Another excellent site for spotting rare, winged creatures is the Regional Park of Nebrodi; in Italian, this park is known as the "lungs" of Sicily, so-called because of its vegetation and monumentally-high trees. This is where Sicily breathes!
In spring, the park's numerous peaks, cliffs and valleys bloom in the colors and scents of the Mediterranean, and numerous small, very-blue lakes alternate with bounteous woods.
 
Those looking for an even cooler gulp of water can head to the Gole di Alcantara, made up of gorges and ravines that run with the cold waters from the river of the same name.

Nature has much to offer in Sicily, as do its people, who have preserved their very unique artistic and artisan traditions over the centuries. Handmade lace, reed and bulrush baskets, stone and cast-iron objects, colorful mats and carpets made with antique looms, and valuable ceramics are all for the taking, and are great ways to bring a part of Sicily back home with after your trip has ended.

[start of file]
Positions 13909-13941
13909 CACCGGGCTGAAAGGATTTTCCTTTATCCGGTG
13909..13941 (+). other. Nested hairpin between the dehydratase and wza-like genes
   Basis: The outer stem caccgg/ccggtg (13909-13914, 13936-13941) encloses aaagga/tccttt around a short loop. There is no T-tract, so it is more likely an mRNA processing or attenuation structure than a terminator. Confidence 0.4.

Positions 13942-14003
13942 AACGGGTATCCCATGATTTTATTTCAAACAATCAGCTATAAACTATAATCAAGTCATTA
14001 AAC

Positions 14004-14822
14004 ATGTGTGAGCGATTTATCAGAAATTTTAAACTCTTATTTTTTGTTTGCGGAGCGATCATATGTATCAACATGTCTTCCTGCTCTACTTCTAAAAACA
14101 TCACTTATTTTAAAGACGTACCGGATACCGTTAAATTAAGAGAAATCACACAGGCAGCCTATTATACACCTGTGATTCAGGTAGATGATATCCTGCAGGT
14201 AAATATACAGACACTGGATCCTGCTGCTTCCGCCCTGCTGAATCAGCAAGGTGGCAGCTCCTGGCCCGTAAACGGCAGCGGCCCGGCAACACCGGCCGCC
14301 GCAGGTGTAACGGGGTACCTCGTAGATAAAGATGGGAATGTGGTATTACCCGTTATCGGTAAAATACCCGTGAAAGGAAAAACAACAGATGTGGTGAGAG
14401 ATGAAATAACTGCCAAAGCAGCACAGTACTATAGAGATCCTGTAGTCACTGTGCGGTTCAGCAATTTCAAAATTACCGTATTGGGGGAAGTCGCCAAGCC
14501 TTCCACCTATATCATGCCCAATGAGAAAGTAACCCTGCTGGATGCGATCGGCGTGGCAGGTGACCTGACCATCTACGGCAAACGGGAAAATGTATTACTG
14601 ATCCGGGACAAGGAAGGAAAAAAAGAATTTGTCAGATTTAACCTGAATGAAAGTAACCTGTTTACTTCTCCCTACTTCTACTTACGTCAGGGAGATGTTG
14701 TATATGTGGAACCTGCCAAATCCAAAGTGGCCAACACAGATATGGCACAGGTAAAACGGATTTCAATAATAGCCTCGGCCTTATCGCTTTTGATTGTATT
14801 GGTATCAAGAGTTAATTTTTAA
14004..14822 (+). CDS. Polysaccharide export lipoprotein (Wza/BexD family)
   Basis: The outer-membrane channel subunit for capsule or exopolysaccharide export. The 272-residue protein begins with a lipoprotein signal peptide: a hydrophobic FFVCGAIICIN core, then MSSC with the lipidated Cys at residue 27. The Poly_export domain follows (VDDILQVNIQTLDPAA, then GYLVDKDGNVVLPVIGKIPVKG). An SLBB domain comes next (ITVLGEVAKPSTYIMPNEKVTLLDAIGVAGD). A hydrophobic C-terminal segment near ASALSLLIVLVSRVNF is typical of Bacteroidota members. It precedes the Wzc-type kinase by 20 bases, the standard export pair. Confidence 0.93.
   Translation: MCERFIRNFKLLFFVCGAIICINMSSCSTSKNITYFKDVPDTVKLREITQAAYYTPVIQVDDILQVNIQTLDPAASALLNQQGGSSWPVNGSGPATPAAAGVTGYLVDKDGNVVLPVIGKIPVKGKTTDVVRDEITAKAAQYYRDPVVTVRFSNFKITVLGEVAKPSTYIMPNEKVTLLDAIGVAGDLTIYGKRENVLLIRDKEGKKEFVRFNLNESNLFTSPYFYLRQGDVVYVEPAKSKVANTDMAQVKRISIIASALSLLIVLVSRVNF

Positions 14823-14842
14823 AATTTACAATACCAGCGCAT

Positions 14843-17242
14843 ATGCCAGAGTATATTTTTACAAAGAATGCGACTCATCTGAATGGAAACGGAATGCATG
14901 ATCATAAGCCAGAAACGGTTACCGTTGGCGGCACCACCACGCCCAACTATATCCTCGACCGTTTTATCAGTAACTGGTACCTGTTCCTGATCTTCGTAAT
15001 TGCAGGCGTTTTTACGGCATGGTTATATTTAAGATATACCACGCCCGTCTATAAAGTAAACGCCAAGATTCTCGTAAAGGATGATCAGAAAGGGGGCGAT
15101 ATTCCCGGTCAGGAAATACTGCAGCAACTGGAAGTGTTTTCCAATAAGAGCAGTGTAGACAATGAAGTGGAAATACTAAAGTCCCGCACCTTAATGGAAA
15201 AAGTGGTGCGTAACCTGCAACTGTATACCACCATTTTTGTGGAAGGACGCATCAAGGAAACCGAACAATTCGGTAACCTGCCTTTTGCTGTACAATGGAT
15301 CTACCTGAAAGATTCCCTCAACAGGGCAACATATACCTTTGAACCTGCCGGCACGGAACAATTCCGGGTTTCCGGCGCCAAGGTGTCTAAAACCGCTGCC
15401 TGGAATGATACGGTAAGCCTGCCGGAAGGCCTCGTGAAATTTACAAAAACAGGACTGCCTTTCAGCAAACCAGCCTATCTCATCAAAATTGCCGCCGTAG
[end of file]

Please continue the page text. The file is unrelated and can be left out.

The principal ingredient of local cuisine is obviously fish: fried or baked, baked in foil, or grilled. The preparation can vary, but what matters most is its freshness. 

Swordfish from the Messina Strait is particularly delicious and is cooked in a thousand (all equally-appetizing) ways. Fish, crustaceans and mussels make a sumptuous soup and are a condiment for rice recipes and spaghetti baked in foil. 

Vegetables and fruits are other outstanding components of Messinese cooking. The caponata eggplants with parmesan and potato fries are three of the best local dishes prepared with the flavorful products of this land. 

Meat is never lacking, especially goat meat or mutton, strictly grilled, making it that much more delicious! 

Excellent dairy products highlight the canestrato cheese in sweet or spicy versions, sheep pecorino cheese, provola and cottage cheese, all made according to ancient traditions. 
Olive oil, honey, hazelnuts, pistachios and berries are the delicacies particularly linked to this land, especially in the Nebrodi. 

Local pastries are the Sicilian classics renowned the world over: cannoli, cassate, almond paste, martorana fruit and the typical Messinese pignolata
 
The D.O.C. wines of Etna, the Malvasia di Lipari, and typical citrus liqueurs enhance the great flavors of this land.